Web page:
Juul Ends E-Cigarette Sales of Mint-Flavored Pods

Juul Labs, the nation’s largest seller of e-cigarettes, said on Thursday that it would stop selling mint-flavored pods, which have become especially popular among teenagers.

The move precedes an anticipated federal flavor ban that is to be announced soon, one that the Food and Drug Administration initially had said would include mint as well as menthol. In recent weeks, intense lobbying by the vaping and tobacco industries against a menthol ban has heightened speculation that menthol would be exempt from any prohibitions against flavors.

Juul said on Thursday that it would continue to sell menthol pods and its two tobacco products.

The company’s decision also followed the release earlier this week of two major surveys showing another year-over-year spike in teenage vaping of e-cigarettes, and the rising popularity of mint-flavored nicotine pods as other youth-friendly flavors like unicorn milk were pulled from retail shelves. Public health experts have urged the federal government and lawmakers to impose strict limits on the variety of e-cigarettes, which remain on the market despite little evidence that they are safe.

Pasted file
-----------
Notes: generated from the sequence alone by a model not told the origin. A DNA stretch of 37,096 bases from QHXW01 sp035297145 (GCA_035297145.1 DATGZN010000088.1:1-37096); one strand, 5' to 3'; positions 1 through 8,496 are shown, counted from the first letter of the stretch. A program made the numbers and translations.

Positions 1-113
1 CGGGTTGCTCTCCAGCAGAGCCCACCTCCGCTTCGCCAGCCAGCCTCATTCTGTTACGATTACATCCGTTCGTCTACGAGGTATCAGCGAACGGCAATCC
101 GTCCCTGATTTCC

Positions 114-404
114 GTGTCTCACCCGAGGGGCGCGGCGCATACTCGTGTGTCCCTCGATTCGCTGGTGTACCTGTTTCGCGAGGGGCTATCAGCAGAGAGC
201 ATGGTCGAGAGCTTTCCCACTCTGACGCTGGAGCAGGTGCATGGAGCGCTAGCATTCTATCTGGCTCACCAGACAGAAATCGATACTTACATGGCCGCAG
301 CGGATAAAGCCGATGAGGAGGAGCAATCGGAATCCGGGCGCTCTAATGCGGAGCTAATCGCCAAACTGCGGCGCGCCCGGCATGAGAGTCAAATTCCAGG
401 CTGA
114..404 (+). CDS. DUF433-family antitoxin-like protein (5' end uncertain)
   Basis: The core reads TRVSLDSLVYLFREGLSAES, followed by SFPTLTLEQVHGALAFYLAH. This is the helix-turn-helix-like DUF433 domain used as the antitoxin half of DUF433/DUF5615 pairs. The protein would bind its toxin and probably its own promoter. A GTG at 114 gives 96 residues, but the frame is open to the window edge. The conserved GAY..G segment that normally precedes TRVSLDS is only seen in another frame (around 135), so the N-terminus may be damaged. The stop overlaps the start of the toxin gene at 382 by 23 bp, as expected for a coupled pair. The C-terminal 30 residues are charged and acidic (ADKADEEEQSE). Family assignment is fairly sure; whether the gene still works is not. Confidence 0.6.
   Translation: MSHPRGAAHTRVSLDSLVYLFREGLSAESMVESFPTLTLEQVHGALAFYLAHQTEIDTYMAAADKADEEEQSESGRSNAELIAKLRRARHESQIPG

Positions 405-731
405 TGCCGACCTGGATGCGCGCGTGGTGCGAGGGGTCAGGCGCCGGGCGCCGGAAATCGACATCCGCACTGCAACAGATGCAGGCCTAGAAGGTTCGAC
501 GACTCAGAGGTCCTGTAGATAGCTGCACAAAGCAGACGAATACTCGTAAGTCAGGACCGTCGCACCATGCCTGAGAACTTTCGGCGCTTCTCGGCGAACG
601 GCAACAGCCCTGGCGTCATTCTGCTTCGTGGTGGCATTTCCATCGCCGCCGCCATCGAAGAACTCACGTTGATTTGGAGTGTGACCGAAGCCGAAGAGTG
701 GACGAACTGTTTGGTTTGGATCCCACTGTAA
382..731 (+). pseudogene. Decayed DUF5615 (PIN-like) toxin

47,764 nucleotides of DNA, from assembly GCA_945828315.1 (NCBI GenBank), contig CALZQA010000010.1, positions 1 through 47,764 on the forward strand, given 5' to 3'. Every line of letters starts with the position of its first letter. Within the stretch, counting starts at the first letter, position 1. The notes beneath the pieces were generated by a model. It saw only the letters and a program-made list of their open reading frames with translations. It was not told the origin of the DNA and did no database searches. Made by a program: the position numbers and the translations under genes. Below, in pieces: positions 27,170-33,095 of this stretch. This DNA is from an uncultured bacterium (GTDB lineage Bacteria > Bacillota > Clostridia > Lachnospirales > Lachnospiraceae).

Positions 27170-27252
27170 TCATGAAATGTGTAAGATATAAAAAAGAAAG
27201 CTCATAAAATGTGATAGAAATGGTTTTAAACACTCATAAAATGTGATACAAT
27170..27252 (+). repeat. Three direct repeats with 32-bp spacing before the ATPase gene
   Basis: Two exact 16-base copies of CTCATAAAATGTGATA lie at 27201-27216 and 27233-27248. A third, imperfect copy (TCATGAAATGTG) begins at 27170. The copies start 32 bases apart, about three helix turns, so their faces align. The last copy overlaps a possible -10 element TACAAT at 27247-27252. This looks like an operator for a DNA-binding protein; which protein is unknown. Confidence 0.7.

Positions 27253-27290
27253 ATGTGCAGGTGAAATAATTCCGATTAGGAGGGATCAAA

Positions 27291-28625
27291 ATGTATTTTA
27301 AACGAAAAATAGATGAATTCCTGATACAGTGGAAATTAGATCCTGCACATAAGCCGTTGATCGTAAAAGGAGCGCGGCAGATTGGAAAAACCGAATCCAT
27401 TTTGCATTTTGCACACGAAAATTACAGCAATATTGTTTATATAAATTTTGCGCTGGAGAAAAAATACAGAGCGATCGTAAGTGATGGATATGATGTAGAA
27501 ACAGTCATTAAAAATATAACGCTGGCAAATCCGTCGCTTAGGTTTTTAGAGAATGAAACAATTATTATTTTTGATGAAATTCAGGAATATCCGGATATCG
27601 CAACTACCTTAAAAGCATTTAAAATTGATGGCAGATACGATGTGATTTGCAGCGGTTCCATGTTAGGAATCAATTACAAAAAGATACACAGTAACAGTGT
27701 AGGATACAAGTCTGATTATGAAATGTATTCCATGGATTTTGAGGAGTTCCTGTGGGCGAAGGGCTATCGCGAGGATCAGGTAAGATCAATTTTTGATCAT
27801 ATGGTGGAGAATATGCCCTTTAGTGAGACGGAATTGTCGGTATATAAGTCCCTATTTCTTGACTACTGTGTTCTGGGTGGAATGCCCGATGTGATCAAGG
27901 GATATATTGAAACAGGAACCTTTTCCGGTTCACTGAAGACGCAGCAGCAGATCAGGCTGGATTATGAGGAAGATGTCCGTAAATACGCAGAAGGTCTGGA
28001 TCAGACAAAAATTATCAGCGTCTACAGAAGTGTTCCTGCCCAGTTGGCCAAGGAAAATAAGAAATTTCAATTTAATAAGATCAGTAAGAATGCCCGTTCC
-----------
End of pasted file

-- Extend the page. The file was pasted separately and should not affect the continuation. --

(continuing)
Besides the surveys showing about 27 percent of high school students reporting that they had vaped e-cigarettes recently, hospitals and doctors have been startled in recent months by an alarming outbreak of lung injuries largely related to vaping products containing THC, the high-inducing ingredient in marijuana. Some patients, however, have reported vaping both THC and nicotine products, leaving researchers to suggest there may be more than one culprit behind the respiratory illnesses.

Juul, which is the target of several investigations, including a criminal inquiry in Northern California and two into its marketing practices by the Federal Trade Commission and the F.D.A., has been blamed for much of the increase in teenage vaping and the risk its products carry for nicotine addiction.

In response to the backlash from parents, schools and lawmakers, the troubled company had already stopped selling an array of fruit- and dessert-flavored pods, like mango and crème brûlée, to retailers, and just recently stopped selling them online as well. The company said recently that mint-flavored pods made up about 70 percent of its latest sales.

A study released on Tuesday by the National Institute on Drug Abuse found that teenagers surveyed in 2019 preferred mint and mango Juul flavors. One-third of the roughly 43,000 students in eighth, 10th and 12th grade who took the survey were selected at random and asked about their preferences. Of those students, 18 percent reported recent e-cigarette use, with nearly 13 percent using Juul. Eighth graders were most likely to use mango, mint and fruit. Tenth and 12th graders preferred mint, followed by mango.

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